The farmer in you | II
Planting the seeds of ideals,
dreams, the promise in the mission of creativity
I’d written a blog, just back, with meditations on the archetypal character of Dodge’s “farmer in you” advertising. Storytelling from various people emerged, and some asked – “what about your time, your experiences on the farm?”
I ponder that, but I think — what of the meaning of the farm, of preparing soil, planting seeds, watching growth, and flowering?
Harvest and collection. Food.
to storytelling, process, learnings and gleaning.
When you plant,
watch and protect,
what comes to mind?
The Girvin Farm has been a respite and retreat for all members of the Girvin community in Eastern Washington [the barn above isn’t the Girvin family farm, but another, off I-90, West of Ritzville, a quintessential image: the lone stanchion, a grain and hay-storing structure, a cattle house, perfectly balanced in the great grandiosity of the nimbus filled skies of the Palouse Prairie.]
The Girvin farm is only 80 acres, a stand that is broadly shared and open-doored, it started as a farm for hay and grain and our family progressively converted it to a tree farm. Not with any intention of ever logging it, but taking the land back to where it was, as a preserve — and, for all of us, a living celebration of our family, and our communing memories of the Girvin brothers, and Matthew, our youngest family member, now passed. And, to our reckoning and calls, his spirit stands in presence in the winds of our farmland.
Some imagery, from the heritage land —
the groomed groves:
The Plums south of the garden, a river stone cairn:
George Girvin surveying a
transplanted Siberian Tamarack
[brought by Matt as a seedling]
The Upper Spring outflow and the Aspen Grove
Matt’s Memorial Installation
The G:logo monogram for the Girvin farm
My father, George Girvin — pictured above, studying the Siberian Tamarack — who comes from a Colorado farming family — made the purchase when I was in my teen years. During the opening decade, in clearing out, and burning off, the typical gathered detritus that farmers accumulate, some smoldering embers, deep in the foundation of an old barn became a raging conflagration. The county firetruck making its way up the hills, lost its entire water container in a backward slide — and Dad was up there, battling the blaze with garden hoses fed by a spring in an upward slope from the lower 40 acres. I can well recall his return to the house on the South Hill, Spokane, after a night of fighting the fire.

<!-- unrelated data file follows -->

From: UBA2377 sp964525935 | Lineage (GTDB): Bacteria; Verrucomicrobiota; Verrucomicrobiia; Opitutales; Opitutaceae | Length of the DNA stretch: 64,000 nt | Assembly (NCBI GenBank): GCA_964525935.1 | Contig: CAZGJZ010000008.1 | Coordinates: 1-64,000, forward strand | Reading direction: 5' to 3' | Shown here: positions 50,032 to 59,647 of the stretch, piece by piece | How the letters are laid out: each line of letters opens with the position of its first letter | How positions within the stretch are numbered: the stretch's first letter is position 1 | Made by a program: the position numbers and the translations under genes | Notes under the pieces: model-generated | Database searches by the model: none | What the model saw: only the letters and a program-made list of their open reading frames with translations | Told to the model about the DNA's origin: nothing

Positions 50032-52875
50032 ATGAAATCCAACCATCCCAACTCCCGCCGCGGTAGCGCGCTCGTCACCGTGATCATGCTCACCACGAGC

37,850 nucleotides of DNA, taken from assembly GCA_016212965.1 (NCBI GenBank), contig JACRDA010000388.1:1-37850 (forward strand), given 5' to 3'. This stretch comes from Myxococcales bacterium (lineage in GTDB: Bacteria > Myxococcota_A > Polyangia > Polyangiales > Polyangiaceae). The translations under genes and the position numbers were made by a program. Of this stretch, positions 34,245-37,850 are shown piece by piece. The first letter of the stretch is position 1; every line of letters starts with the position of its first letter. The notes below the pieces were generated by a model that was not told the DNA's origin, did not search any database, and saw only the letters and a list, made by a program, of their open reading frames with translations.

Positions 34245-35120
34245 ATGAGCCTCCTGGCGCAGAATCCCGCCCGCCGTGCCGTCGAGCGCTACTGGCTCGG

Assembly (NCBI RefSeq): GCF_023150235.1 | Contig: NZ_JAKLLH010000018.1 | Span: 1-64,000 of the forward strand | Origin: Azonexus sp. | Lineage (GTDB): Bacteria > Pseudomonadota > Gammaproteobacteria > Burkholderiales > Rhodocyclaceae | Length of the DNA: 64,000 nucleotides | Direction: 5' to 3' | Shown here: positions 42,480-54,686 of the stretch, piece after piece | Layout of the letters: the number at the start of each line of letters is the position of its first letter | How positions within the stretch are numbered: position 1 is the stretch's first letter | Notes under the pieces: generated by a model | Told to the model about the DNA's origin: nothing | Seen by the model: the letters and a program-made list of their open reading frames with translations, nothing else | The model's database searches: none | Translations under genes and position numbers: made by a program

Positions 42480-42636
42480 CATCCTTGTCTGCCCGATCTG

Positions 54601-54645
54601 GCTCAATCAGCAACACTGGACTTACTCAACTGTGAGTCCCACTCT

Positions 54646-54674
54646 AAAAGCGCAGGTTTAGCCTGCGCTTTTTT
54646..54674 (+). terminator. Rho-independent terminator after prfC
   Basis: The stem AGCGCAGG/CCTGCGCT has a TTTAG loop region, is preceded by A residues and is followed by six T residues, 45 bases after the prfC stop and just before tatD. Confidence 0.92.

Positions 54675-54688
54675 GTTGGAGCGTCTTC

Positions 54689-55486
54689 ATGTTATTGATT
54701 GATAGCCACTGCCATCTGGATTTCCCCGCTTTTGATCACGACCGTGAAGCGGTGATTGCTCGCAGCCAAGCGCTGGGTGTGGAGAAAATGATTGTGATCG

On his return, most distinctive was the deep scent of burned woods, grains that came off him in a sillage of mayhem.
His arms, too, were blistered with second degree burns.
During the summer months, some years, I was shipped off to spend time on my father’s — and his father’s farm — in Flagler, Colorado.
Bucking bales of halls, driving Combines for harvesting, gathering hay loads, checking cattle, and sorting out to other farms — working as an occasional hand — the sensate character and hard work of that life, still imbued with the truth of the labor. Honest, meaning full.
With all the ruckus about multi-million dollar ad spots for the Super Bowl, it’s remarkable that one bit of strategic storytelling would be so courageously quiet, so poetically peaceful —
and, being in a family with a legacy of farming, this is a potent gather.
The shocking contrary quality of it, given all the others, with rampant humor, smart-ass remarks, explosive visuals and hackneyed over-sell, this is an oasis. Metaphorically enriching: surely, what could be better than being a planter, sower, furrowed, watered rows, seeded.
Courage, made it: beautiful! Still, as known, it’s not the first time that story has been told. And still, the story goes farther back than Paul Harvey’s other, recent, farm-based, story-told voice over.
There are other stories, told, in the making of this effort.
Explore as you will — a note from friend,
meditations on the farmer:
This has extended stills by the contributing photographers and the Paul Harvey Monologue.
There are archetypes and metaphors that reach into the heart of each of us.
We are planters, sowers, seed gatherers, students of the earth, scholars of the sky, cloud watchers.
In being creative — the spirit of the farmer comes forth, in each of us.
To that end,
the power of the ad links
to the heart of all of us,
invested as we were,
in the nature of the American dream.
That dream: what has been,
what is now,
and what shall be.
Tim | Girvin Studios | West Queen Anne Elementary School
Girvin Cloudmind | http://bit.ly/eToSYp
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